PubMed | HBISolutions Inc., Chongqing Technology and Business University, Stanford University and HealthInfoNet
Type: Evaluation Studies | Journal: International journal of medical informatics | Year: 2015

In order to proactively manage congestive heart failure (CHF) patients, an effective CHF case finding algorithm is required to process both structured and unstructured electronic medical records (EMR) to allow complementary and cost-efficient identification of CHF patients.We set to identify CHF cases from both EMR codified and natural language processing (NLP) found cases. Using narrative clinical notes from all Maine Health Information Exchange (HIE) patients, the NLP case finding algorithm was retrospectively (July 1, 2012-June 30, 2013) developed with a random subset of HIE associated facilities, and blind-tested with the remaining facilities. The NLP based method was integrated into a live HIE population exploration system and validated prospectively (July 1, 2013-June 30, 2014). Total of 18,295 codified CHF patients were included in Maine HIE. Among the 253,803 subjects without CHF codings, our case finding algorithm prospectively identified 2411 uncodified CHF cases. The positive predictive value (PPV) is 0.914, and 70.1% of these 2411 cases were found to be with CHF histories in the clinical notes.A CHF case finding algorithm was developed, tested and prospectively validated. The successful integration of the CHF case findings algorithm into the Maine HIE live system is expected to improve the Maine CHF care.


PubMed | HBISolutions Inc., Stanford University and HealthInfoNet
Type: | Journal: BMC emergency medicine | Year: 2016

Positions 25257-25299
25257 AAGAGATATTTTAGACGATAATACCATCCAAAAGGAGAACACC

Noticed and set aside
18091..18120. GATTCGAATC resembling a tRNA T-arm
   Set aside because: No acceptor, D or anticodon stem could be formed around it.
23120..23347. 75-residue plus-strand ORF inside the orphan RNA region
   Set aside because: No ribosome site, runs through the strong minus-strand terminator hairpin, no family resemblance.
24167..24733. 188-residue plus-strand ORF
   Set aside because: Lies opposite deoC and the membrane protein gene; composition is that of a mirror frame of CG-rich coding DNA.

Estimating patient risk of future emergency department (ED) revisits can guide the allocation of resources, e.g. local primary care and/or specialty, to better manage ED high utilization patient populations and thereby improve patient life qualities.We set to develop and validate a method to estimate patient ED revisit risk in the subsequent 6months from an ED discharge date. An ensemble decision-tree-based model with Electronic Medical Record (EMR) encounter data from HealthInfoNet (HIN), Maines Health Information Exchange (HIE), was developed and validated, assessing patient risk for a subsequent 6month return ED visit based on the ED encounter-associated demographic and EMR clinical history data. A retrospective cohort of 293,461 ED encounters that occurred between January 1, 2012 and December 31, 2012, was assembled with the associated patients 1-year clinical histories before the ED discharge date, for model training and calibration purposes. To validate, a prospective cohort of 193,886 ED encounters that occurred between January 1, 2013 and June 30, 2013 was constructed.Statistical learning that was utilized to construct the prediction model identified 152 variables that included the following data domains: demographics groups (12), different encounter history (104), care facilities (12), primary and secondary diagnoses (10), primary and secondary procedures (2), chronic disease condition (1), laboratory test results (2), and outpatient prescription medications (9). The c-statistics for the retrospective and prospective cohorts were 0.742 and 0.730 respectively. Total medical expense and ED utilization by risk score 6months after the discharge were analyzed. Cluster analysis identified discrete subpopulations of high-risk patients with distinctive resource utilization patterns, suggesting the need for diversified care management strategies.Integration of our method into the HIN secure statewide data system in real time prospectively validated its performance. It promises to provide increased opportunity for high ED utilization identification, and optimized resource and population management.